Why Do We Allow Iran And Libya To Dominate Our Debates?


Part 1 of 2 dealing with Middle East – once and for all


Pop Quiz 1: Which of the following is true:


A) It took Iran 25 years to build one subway line in its only major city, and 26 years to open a new airport.


B) Iran is once again garnering incredible attention in the presidential election. As a result, Iranian President Mahmoud Ahmadinejad’s ego has gone through the roof of the mosque.


C) Iran fell in line when the U.S. had a strong leader with a decisive policy on terrorism — on the day Ronald Reagan was inaugurated, the American hostages were released.


Answer: all of the above. 


How is that possible?  How can such a backwards country — despite its very educated and prodigious people — continually dominate headlines and so significantly affect American foreign policy?


Easy. Bi-partisan ineptitude and cowardice in dealing with the Middle East, especially Iran’s pursuit of nuclear weapons.


Oh sure, we’re told by the “experts” that the Iranian situation is far too complex for the average American — a global chess game played by diplomatic masters.


Translation:  Neither Party knows what the hell they’re doing.




Pop Quiz Two, again looking for true statements:


A) For years, Libya was a rogue nation that openly engaged in terrorism, harbored the training camp for the Achille Lauro cruise ship high-jackers, bombed the Rome and Vienna airports as well as the Berlin nightclub that killed a U.S. serviceman, and incinerated Pan Am Flight 103.


B) Libya fell in line when the U.S. had a strong leader with a decisive policy on terrorism (Ronald Reagan, George W. Bush).


C) Despite this, the U.S. chose to oust Muammar Gaddafi and help install a new regime comprised of Libyans who had traveled to Iraq to fight Americans.


D) That regime showed its appreciation by, at best, sitting idly by while the U.S. embassy in Benghazi was attacked and the American ambassador murdered.


Again, all of the above.


Sure, there are questions about why extra security requests at the embassy were denied, as well as why it took the Administration so long to acknowledge that an anti-Mohammed movie was not the reason behind the attack.


But the larger questions were totally missed: 1) why did we invade a friendly Libya in the first place; 2) why are Iran’s nuclear ambitions proceeding unimpeded; and 3) why is America’s overall policy in the region failing? Until these issues are addressed, the fuse on the Middle East powder keg will inch closer to detonation.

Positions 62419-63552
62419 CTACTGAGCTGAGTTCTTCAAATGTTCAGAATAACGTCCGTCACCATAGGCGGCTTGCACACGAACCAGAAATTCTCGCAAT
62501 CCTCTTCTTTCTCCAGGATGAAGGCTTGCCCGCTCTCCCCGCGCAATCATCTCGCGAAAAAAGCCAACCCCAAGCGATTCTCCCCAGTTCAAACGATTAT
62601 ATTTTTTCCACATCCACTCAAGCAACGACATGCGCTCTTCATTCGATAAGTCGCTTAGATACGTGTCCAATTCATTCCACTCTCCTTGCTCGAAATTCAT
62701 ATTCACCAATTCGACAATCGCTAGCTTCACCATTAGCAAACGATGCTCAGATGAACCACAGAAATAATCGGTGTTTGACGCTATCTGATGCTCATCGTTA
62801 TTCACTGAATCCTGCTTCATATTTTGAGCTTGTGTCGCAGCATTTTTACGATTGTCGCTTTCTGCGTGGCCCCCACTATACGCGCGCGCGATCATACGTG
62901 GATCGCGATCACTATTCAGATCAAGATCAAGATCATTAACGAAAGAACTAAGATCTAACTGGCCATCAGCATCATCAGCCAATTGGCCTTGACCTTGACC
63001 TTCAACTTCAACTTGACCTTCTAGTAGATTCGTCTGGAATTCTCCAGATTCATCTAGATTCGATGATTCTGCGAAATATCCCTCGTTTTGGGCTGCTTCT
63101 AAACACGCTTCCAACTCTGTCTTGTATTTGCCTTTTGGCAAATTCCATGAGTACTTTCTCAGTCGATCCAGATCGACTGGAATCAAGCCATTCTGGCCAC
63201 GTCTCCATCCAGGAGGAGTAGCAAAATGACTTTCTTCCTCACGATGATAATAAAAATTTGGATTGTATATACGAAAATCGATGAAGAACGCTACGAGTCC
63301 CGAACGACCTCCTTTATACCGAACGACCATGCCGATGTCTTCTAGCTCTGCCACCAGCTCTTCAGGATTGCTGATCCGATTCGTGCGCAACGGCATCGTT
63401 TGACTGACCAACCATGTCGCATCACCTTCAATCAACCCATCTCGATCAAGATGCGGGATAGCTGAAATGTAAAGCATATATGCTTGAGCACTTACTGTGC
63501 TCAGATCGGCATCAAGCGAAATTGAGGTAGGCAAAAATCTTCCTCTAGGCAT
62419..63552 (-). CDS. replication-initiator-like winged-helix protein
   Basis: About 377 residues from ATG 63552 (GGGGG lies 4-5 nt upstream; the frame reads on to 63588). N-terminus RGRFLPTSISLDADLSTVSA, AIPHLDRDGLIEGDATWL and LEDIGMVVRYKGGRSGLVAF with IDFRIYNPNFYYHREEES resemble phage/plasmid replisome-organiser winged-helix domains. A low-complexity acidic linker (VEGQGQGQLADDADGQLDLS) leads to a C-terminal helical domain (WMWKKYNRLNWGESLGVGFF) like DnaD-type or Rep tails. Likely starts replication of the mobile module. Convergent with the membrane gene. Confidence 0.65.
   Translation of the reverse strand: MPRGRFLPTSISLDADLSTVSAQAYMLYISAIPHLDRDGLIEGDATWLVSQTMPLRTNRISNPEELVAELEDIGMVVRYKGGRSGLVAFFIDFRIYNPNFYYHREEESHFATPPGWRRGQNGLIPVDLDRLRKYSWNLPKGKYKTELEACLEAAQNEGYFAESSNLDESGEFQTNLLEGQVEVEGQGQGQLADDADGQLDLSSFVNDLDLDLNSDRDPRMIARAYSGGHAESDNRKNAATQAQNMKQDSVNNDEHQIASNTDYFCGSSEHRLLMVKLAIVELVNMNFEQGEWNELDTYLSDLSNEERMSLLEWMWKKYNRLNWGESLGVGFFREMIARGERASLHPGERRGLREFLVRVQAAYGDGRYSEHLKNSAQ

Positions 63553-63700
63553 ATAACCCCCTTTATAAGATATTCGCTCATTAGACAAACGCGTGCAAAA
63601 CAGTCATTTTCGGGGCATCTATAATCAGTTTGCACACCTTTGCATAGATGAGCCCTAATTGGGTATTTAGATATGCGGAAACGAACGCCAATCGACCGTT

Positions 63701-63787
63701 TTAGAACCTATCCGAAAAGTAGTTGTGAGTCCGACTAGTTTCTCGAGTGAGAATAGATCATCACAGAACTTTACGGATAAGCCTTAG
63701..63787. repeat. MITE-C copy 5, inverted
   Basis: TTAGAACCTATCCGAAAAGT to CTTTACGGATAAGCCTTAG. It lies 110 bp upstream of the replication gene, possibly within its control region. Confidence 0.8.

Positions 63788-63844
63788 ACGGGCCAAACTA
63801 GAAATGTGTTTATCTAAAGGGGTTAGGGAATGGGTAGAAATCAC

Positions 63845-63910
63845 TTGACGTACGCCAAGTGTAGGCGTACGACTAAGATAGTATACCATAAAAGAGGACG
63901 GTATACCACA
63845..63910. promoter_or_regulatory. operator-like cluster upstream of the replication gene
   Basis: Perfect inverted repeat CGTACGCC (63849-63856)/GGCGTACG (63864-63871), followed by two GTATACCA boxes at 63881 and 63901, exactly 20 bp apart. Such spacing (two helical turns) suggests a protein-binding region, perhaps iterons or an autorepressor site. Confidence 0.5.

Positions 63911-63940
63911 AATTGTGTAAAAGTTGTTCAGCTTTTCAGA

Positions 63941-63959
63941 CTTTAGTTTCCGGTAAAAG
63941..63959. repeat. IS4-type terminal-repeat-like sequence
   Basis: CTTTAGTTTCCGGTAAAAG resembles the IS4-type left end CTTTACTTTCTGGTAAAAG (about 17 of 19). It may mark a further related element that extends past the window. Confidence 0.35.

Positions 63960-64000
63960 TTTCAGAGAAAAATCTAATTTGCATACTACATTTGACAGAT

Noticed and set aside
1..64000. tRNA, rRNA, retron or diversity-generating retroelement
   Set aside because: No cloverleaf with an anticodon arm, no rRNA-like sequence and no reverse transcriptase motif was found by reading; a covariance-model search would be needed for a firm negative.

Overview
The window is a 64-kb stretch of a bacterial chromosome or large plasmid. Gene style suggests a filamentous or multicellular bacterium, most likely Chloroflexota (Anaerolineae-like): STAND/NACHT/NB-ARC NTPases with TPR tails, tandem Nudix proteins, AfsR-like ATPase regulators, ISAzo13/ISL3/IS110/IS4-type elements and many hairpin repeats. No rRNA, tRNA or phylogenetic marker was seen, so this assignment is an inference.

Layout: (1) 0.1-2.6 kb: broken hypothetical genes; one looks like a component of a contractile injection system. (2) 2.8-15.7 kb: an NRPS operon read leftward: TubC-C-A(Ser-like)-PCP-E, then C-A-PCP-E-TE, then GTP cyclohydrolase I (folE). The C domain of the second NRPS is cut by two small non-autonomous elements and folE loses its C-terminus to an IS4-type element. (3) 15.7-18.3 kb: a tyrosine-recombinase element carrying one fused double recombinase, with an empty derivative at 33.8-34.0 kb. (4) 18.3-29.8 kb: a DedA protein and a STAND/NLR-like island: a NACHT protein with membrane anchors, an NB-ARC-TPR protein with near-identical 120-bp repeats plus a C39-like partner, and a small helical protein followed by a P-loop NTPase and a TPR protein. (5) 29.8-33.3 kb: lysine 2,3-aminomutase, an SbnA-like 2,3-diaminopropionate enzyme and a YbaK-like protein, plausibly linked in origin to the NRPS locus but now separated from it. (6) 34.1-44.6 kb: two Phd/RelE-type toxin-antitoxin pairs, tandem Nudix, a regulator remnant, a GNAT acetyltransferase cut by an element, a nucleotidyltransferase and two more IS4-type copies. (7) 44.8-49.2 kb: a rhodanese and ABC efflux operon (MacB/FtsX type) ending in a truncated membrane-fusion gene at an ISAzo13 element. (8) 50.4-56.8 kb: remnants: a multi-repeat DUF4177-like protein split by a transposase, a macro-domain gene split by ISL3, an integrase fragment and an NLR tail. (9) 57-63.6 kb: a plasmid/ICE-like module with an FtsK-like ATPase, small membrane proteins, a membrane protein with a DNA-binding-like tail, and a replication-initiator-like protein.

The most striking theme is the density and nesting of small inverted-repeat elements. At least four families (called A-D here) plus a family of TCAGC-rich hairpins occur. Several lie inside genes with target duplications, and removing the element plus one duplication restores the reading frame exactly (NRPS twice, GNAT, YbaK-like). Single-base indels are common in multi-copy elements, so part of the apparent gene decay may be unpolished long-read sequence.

To solve the problem, we need to ensure that past mistakes of both Parties are not repeated.  And their biggest one has been kicking the Middle East can down the road to future Administrations.


The first President Bush built a respectable worldwide coalition when he waged the Gulf War in 1991, but contrary to his generals’ advice, he stopped short of finishing off Saddam Hussein and his Republican Guard.  Bush also reneged on his promise to assist the Kurds in their attempt to overthrow Hussein.  Because of this, they were slaughtered, and Hussein remained in power.  Bush left the Iraq problem to future Presidents, including, ironically, his son.


Likewise, President Clinton had Osama bin Laden literally in his sights, and could have eliminated the September 11 mastermind, but failed to act.  Instead, Bin Laden plotted away, and the rest is history. Clinton, like the first Bush, left the problem to the next President.


George W. Bush originally acted as if understood the concept of decisive action. He invaded Afghanistan, took down the Taliban, and eliminated terrorist training bases. The bad guys were on the run, and the noose should have been tightened until they were crushed.  Instead, the “need” to invade Iraq shifted American priorities, allowing many terrorists to escape and fight another day.  Not coincidentally, there has been a huge resurgence of terrorist activity throughout Afghanistan, to the point where Americans cannot trust the very Afghanis they have trained.


And now we have an Obama Administration that betrayed Gaddafi, a reliable ally who did everything the U.S. asked of him.  While no angel, and clearly acting out of self-preservation, Gaddafi nonetheless “played ball,” helping to root out terrorists and stopping his WMD programs.  Despite Gaddafi being taken off the State-Sponsored Terrorism List and being praised by George W. Bush and Condoleezza Rice, Libya was invaded with the sole purpose of regime change. The resulting message was that America could no longer be trusted.